“Give me east Suffolk for beauty and wildness, both of country and village; but when it comes to towns, west Suffolk puts us to shame.”
Tennyson’s Suffolk Scene was originally written in 1938 and published in June 1939, on the eve of the Second World War. Well-received with tellingly enthusiastic reviews, this young man’s unsentimental love of the Suffolk countryside and its people spoke to the yearning of a nation preparing for war reminding them of everything they feared might be lost.
In this new edition, Elaine Murphy, a well-known local historian, was given access to some 1,000 of Tennyson’s letters written to his wife during the war. This enabled her to provide a unique biographical introduction to the author followed by a critique for each chapter with regard to the changes over the past 80 years. In doing so, she notes the timeless quality to much of Tennyson’s Suffolk that resonates into the early twenty-first century.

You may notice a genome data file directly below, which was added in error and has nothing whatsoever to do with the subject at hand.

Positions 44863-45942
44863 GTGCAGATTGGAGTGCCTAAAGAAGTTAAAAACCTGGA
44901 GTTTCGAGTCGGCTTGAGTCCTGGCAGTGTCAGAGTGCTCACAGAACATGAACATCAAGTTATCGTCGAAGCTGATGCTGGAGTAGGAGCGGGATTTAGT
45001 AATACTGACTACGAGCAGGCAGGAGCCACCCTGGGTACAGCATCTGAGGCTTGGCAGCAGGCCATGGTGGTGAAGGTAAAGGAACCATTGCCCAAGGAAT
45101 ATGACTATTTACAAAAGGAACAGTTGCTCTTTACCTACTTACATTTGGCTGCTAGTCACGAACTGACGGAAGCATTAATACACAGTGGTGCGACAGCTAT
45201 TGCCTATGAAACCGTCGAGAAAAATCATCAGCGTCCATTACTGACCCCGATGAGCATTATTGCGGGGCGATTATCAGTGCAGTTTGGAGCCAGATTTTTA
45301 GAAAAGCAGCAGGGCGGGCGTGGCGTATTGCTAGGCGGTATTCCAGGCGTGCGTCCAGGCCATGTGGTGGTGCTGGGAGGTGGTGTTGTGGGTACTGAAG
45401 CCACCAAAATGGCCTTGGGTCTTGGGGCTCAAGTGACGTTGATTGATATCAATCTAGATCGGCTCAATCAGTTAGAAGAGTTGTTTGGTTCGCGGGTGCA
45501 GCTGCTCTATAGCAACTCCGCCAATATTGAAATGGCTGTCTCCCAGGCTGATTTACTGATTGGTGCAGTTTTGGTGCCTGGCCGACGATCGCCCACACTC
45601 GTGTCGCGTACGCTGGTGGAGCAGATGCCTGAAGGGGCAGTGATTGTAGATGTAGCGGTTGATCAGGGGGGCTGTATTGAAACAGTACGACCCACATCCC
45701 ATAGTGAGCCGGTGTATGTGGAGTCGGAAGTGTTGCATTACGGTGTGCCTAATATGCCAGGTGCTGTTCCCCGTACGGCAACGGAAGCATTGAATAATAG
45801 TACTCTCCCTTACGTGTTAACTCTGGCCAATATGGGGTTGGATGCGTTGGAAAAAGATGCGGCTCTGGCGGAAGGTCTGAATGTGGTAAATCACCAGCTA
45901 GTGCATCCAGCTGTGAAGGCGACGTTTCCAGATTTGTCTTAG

Julian Tennyson was a young man, just 23yrs old, when he wrote this book, and by the time it had found popularity he had already signed up to go to war, with a fierce youthful optimism that he would survive and return to his budding literary career as poet and author. His passion for the idea if ‘England’ was his driving ideology, something born from his privileged family background, Eton and Cambridge and what he felt to be his inescapable inheritance as a great grandson of the Victorian Poet Laureate, Alfred, Lord Tennyson.
He was serving in the army when ‘Suffolk Scene’ was reprinted in 1940, 1941, 1943 and 1944 but killed in action by the time the last two editions of the 1940s were published in 1945 and 1946.